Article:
"We are through," said Jump. "We wanted to tell you how much we appreciate all the support we got from each and every one of you. We made hundreds of new friends. We did not receive one negative comment, and we loved every minute of it."
Jump said that she and Finch arrived every morning with a "happy heart" and tried to channel their happiness into the mural.
"We did this for you and the community," said Jump. "We did it for the pleasure of doing it and because we were able to do it together."
Jump said that Finch had lived outside Barry County for nearly 50 years. A few years ago, Jump called her sister and suggested Finch move back to the Ozarks. Although Finch dismissed the idea at first, after some thought she decided to follow her sister's advice.
"This is the first big project we have done together," said Jump. "We've never painted anything this size. What we painted is all out of our minds."
Finch and Jump started the project at the end of February and completed the mural on May 4. The sisters worked on the project for more than 500 hours.
"We started this project by getting permission from the board to finish what was already up here," said Jump. "When we saw what was up here, we knew we couldn't finish it, because it is not our style.
"We decided we wanted the Ozarks," said Jump. "We didn't get permission from the board. We've always heard that it is easier to ask for forgiveness than to ask for permission."
The mural features a bubbling brook, an American bald eagle, a cabin by a pond, a hayfield with a Holstein cow, a barn, a church, a cemetery and other Ozark landscapes.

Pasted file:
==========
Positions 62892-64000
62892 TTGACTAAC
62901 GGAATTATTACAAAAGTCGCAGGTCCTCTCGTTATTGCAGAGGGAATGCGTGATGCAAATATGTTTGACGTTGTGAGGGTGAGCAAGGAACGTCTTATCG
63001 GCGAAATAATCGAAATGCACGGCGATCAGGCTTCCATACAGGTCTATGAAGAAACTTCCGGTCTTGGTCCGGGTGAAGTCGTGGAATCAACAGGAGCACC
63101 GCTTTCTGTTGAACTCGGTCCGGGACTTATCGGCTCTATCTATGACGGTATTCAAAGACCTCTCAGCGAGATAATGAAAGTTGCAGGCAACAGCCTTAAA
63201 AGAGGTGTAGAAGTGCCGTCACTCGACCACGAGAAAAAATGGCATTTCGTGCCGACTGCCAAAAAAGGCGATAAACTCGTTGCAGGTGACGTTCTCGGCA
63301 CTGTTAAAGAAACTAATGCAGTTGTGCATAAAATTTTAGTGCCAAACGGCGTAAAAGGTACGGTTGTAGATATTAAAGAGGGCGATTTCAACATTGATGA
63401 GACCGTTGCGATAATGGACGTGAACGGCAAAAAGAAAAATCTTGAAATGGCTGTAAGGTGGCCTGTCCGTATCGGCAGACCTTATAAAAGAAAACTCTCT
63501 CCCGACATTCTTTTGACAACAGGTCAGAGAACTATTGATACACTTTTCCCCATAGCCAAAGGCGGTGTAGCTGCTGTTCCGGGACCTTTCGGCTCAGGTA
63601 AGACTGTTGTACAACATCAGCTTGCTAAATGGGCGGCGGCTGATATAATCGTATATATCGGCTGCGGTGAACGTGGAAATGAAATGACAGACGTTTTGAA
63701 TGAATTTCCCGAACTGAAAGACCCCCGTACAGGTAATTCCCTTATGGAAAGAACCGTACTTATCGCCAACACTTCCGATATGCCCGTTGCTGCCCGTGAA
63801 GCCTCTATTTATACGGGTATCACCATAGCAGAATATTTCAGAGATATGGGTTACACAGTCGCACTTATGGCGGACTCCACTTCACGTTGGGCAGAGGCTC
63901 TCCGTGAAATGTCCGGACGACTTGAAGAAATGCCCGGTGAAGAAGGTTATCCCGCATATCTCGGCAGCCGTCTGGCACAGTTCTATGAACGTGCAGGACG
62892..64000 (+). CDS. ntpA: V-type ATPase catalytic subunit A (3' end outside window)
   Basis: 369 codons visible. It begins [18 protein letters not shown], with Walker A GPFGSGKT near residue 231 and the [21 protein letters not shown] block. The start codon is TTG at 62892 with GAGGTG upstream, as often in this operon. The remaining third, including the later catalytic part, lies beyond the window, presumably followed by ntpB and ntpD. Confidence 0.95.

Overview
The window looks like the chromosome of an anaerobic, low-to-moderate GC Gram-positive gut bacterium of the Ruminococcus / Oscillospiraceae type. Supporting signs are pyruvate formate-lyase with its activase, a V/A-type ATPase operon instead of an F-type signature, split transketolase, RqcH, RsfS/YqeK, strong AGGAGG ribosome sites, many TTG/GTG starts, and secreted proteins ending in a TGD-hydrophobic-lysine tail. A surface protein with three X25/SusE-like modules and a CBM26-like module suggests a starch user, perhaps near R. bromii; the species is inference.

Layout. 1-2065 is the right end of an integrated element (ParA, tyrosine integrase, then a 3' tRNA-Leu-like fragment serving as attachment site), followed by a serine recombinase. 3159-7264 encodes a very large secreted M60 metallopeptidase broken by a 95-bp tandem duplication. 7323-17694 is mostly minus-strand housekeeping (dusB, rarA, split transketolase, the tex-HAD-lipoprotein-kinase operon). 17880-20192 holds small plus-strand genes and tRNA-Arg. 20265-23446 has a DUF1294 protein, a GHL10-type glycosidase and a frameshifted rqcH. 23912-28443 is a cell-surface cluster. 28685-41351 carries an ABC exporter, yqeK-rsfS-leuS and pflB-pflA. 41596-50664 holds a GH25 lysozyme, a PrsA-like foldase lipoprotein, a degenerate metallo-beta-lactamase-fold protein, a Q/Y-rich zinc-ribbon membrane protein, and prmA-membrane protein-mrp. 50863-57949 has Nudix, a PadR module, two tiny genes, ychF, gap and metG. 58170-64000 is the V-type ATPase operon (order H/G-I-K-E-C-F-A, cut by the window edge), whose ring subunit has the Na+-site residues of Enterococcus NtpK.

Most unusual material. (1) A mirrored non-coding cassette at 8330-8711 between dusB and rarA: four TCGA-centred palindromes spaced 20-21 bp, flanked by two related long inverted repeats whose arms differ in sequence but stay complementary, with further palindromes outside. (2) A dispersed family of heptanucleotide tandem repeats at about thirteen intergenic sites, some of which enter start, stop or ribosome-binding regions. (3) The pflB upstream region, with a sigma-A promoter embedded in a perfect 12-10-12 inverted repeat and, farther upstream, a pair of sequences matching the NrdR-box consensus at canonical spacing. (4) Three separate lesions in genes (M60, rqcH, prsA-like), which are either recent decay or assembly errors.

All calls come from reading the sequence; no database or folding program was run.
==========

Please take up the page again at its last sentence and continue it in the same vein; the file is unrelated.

"We didn't put in an armadillo," said Jump. "This is mine and Vida's world, and there are no armadillos or snakes in our world."
Jump pointed out that an outhouse was painted into the mural in honor of Wilbur Boley, and the community near the church was named Parker Hill in honor of Linda Parker, Cassville Senior Center administrator. A quilt was painted on a clothes line in the mural in honor of the senior center quilters.
"It is a beautiful scene," said Parker. "I love the different pieces that they have added. The roads and the hills. They have added anything they could think of that is from the Ozarks and Barry County."
At the end of the dedication ceremony, Jump and Finch showed the senior center audience how a set of spotlights that have been placed near the newly painted mural work. When the lights are turned on, they resemble the sun rising over the community in the mural, said Jump.
"The Ozarks hold so many memories for Vida and I," said Jump. "We were raised here. This mural is the Ozarks."